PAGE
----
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Case Reports in Hepatology
Volume 2014, Article ID 216570, 7 pages
http://dx.doi.org/10.1155/2014/216570
Case Report

Severe Aplastic Anemia following Acute Hepatitis from Toxic Liver Injury: Literature Review and Case Report of a Successful Outcome

1Section of Gastroenterology and Hepatology, Division of Hepatology, Department of Medicine, Temple University School of Medicine, Temple University Health System, 3440 N Broad Street, Kresge Building West No. 209, Philadelphia, PA 19140, USA
2Temple University Hospital, 3401 North Broad Street, Philadelphia, PA 19140, USA
3Division of Gastroenterology and Hepatology, Department of Medicine, Case Western Reserve University School of Medicine, MetroHealth System, Medical Center, 2500 MetroHealth Drive, Cleveland, OH 44109, USA

Received 28 September 2014; Accepted 1 December 2014; Published 22 December 2014

Academic Editor: Melanie Deutsch

Copyright © 2014 Kamran Qureshi et al. This is an open access article distributed under the Creative Commons Attribution License, which permits unrestricted use, distribution, and reproduction in any medium, provided the original work is properly cited.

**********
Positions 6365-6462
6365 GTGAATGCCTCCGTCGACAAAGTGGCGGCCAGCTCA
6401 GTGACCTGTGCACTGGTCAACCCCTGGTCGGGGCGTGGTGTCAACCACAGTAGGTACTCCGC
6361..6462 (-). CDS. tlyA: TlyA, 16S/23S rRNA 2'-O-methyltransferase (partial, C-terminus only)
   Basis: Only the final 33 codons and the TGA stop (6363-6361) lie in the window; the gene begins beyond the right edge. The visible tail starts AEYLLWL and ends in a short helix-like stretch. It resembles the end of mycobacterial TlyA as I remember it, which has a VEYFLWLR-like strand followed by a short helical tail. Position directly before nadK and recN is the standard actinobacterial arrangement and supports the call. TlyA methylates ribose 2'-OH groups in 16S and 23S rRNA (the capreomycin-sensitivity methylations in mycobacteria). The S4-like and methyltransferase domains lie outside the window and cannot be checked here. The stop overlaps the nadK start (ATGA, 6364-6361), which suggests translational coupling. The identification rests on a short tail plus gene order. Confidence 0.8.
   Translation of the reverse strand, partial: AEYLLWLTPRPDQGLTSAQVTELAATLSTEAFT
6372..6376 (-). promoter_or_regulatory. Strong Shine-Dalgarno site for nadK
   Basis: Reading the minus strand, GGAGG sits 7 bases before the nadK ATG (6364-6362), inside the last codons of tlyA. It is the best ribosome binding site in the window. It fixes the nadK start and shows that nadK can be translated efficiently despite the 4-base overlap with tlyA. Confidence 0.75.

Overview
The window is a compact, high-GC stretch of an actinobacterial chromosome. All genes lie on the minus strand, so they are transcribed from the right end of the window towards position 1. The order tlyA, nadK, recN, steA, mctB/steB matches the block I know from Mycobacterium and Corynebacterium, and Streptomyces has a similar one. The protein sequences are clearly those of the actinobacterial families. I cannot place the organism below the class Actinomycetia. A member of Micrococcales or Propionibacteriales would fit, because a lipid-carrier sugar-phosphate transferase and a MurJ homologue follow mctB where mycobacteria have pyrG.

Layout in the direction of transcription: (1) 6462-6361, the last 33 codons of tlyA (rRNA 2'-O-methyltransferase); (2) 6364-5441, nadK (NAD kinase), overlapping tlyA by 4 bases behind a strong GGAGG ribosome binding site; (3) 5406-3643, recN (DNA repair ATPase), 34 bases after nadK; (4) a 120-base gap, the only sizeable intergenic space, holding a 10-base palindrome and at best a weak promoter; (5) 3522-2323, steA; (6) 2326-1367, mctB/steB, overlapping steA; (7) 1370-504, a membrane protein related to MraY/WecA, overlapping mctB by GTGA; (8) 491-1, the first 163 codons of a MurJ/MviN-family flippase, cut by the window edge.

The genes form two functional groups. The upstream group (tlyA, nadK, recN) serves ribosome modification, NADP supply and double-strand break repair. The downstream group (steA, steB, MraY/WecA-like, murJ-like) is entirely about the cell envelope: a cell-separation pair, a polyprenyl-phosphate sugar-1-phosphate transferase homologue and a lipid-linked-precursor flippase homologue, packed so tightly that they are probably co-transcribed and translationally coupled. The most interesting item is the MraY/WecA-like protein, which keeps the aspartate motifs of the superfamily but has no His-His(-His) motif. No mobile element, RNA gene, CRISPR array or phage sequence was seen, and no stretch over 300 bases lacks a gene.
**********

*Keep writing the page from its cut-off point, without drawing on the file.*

Abstract

Hepatitis associated aplastic anemia (HAAA) is a rare syndrome in which severe aplastic anemia (SAA) complicates the recovery of acute hepatitis (AH). HAAA is described to occur with AH caused by viral infections and also with idiopathic cases of AH and no clear etiology of liver injury. Clinically, AH can be mild to fulminant and transient to persistent and precedes the onset SAA. It is assumed that immunologic dysregulation following AH leads to the development of SAA. Several observations have been made to elucidate the immune mediated injury mechanisms, ensuing from liver injury and progressing to trigger bone marrow failure with the involvement of activated lymphocytes and severe T-cell imbalance. HAAA has a very poor outcome and often requires bone marrow transplant (BMT). The findings of immune related myeloid injury implied the use of immunosuppressive therapy (IST) and led to improved survival from HAAA. We report a case of young male who presented with AH resulting from the intake of muscle building protein supplements and anabolic steroids. The liver injury slowly resolved with supportive care and after 4 months of attack of AH, he developed SAA. He was treated with IST with successful outcome without the need for a BMT.